All of which bodes well for Mitsu’s latest addition to its SUV line-up. The Eclipse Cross squeezes into the line-up between the ASX and Outlander; a more design-led alternative to the former; more compact and affordable than the latter. It’s no gifted athlete, but it does get enough of the fundamentals right and has sufficient showroom sheen to elevate it above mediocrity.

The line-up is contained to just three variants sharing the new 1.5-litre turbo four and CVT with eight ratio steps. The entry point is the front-drive LS, which includes 18s, AEB, lane-departure warning, auto high beam, wipers and headlights, and DAB radio for $30,500. The mid-spec Exceed (also front-drive) adds dual-zone climate, leather, heated and powered front seats, head-up display, LEDs and a safety suite, for $36,000. The range-topping Exceed AWD asks another $2500 over this for the addition of all-wheel drive and a three-mode terrain selector.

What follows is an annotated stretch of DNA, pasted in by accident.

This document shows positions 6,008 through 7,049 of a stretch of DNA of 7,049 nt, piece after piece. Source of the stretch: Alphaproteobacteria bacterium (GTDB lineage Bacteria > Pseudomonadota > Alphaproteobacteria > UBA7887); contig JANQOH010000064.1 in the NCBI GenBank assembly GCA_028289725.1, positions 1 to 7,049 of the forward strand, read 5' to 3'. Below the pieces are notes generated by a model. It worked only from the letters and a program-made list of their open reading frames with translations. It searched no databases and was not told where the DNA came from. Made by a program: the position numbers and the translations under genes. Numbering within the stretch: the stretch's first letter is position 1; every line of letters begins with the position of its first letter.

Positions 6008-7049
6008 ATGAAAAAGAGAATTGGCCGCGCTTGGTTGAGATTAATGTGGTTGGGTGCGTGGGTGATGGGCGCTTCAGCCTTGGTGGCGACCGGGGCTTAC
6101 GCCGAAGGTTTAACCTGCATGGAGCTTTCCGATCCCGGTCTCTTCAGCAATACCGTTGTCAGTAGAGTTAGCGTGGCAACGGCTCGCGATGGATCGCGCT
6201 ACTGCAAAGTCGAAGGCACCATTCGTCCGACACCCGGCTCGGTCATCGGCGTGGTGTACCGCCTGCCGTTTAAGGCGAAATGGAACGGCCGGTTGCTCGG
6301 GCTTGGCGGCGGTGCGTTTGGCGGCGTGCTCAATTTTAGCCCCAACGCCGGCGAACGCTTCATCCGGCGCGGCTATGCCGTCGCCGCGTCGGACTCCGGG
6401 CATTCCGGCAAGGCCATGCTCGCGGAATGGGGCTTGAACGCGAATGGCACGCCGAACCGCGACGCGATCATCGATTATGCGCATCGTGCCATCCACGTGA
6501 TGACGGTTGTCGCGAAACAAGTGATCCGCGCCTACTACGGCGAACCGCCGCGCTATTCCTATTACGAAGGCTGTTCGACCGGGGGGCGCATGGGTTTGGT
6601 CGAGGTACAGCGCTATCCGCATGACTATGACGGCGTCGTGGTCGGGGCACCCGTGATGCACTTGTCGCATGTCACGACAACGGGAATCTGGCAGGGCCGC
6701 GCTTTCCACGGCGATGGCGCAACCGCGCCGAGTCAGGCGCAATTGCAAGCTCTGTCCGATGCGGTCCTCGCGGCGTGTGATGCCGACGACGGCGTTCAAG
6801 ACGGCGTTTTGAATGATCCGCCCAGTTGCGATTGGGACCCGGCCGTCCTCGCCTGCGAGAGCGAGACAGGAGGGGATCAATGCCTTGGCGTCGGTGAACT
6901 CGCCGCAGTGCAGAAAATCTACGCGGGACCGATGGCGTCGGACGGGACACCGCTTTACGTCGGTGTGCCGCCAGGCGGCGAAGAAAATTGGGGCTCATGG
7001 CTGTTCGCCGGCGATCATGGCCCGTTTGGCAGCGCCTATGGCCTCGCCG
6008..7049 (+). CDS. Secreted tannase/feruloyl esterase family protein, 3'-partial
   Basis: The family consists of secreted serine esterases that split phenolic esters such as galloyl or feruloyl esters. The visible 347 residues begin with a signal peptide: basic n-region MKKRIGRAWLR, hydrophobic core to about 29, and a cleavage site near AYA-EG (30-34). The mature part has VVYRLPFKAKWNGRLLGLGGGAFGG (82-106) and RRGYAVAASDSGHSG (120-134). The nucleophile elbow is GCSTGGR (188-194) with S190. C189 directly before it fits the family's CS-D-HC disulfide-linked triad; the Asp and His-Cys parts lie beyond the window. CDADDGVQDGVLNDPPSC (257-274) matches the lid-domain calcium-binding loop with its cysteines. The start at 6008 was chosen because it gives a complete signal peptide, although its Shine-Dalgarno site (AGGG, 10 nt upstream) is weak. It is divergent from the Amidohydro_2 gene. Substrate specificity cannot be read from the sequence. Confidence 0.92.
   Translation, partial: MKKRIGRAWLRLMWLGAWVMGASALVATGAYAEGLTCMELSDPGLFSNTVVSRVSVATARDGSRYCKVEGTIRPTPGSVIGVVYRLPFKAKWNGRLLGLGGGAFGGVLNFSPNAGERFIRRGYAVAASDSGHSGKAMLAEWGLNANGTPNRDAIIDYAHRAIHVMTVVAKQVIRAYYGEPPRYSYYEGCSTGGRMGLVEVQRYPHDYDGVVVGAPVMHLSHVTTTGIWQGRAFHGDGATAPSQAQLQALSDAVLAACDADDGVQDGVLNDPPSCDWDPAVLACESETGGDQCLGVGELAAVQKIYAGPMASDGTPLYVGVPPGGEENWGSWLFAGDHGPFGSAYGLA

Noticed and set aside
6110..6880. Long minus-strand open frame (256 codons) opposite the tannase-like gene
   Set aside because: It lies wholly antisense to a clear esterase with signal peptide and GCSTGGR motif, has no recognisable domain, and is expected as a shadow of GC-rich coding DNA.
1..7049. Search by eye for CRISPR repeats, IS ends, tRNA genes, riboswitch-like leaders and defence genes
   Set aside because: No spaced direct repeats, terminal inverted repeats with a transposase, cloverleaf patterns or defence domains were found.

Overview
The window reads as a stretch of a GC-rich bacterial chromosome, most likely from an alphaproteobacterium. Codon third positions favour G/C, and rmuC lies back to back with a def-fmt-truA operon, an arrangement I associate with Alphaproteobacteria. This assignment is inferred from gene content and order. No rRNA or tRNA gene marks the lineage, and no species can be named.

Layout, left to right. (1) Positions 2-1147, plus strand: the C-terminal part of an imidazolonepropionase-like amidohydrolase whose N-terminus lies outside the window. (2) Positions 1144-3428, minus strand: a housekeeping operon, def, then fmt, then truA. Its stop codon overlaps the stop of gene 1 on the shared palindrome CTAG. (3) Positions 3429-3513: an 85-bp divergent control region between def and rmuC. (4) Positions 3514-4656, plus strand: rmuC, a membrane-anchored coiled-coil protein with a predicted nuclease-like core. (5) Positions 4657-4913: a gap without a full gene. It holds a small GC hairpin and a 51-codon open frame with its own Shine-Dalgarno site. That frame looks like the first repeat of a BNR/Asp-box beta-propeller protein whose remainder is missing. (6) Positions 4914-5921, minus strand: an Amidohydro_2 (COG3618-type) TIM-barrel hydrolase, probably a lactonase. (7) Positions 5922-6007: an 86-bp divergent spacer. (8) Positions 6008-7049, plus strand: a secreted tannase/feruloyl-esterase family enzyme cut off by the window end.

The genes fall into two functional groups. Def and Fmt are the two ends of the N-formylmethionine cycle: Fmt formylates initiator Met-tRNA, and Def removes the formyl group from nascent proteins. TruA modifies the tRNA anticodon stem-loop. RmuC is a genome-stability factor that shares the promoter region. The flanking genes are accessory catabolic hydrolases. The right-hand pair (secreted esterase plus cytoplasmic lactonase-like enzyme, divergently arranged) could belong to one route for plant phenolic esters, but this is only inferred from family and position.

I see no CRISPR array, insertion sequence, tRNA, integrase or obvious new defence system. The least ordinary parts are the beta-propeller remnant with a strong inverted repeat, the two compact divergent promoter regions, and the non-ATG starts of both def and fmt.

The Eclipse Cross lands early scoring shots for design, packaging and presentation. The coupe-esque profile and sloping roofline doesn’t unduly compromise rear headroom, while the rear bench slides fore and aft by 200mm and offers useful backrest rake adjustment. Three mid-teens across the back will just about fit, and three heads back there will distract you from the fact that the rear vision is compromised by the split-glass design of the tailgate.